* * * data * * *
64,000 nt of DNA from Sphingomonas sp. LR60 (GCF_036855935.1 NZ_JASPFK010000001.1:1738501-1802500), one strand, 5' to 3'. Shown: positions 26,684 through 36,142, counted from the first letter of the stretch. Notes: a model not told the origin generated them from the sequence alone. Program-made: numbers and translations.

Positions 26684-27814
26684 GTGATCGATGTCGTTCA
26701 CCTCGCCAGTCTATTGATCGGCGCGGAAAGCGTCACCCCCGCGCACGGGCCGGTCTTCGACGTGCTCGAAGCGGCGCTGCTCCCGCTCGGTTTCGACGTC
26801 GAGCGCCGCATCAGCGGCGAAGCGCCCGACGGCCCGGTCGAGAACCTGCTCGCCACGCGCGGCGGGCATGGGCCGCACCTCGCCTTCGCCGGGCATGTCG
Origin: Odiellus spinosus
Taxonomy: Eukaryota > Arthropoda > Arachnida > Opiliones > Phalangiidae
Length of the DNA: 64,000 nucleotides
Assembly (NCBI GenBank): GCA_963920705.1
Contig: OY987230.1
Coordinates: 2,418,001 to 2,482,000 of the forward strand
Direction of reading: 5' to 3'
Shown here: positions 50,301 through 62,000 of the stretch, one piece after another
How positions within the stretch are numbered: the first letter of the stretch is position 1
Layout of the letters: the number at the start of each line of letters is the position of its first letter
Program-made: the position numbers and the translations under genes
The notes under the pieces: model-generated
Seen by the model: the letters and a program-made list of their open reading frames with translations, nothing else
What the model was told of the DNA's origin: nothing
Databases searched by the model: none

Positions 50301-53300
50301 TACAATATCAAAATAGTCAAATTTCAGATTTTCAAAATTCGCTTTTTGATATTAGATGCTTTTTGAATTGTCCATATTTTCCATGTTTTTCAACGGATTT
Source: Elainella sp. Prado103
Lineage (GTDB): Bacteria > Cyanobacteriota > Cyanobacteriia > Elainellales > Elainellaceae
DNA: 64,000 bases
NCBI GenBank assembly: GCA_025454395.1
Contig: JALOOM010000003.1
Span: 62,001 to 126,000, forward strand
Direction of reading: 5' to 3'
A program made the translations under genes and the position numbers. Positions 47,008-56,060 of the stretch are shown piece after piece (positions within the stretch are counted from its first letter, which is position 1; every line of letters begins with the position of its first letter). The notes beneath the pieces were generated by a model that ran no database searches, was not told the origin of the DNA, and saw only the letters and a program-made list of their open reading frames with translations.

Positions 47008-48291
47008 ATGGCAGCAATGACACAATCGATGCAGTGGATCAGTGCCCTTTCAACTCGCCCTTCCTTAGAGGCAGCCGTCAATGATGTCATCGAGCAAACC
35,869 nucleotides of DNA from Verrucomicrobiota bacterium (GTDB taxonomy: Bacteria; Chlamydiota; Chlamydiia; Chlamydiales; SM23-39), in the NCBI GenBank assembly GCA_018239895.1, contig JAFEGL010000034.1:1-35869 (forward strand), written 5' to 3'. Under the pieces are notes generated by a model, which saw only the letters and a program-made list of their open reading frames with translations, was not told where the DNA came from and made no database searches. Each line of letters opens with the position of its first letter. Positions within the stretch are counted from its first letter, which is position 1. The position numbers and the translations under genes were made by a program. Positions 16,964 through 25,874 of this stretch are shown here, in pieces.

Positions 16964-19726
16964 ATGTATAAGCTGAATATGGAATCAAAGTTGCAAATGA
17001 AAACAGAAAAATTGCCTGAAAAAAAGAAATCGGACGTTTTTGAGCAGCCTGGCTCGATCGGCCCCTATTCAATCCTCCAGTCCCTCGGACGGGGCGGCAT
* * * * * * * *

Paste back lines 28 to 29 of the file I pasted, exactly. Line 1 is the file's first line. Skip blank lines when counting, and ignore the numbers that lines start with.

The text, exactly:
Span: 62,001 to 126,000, forward strand
Direction of reading: 5' to 3'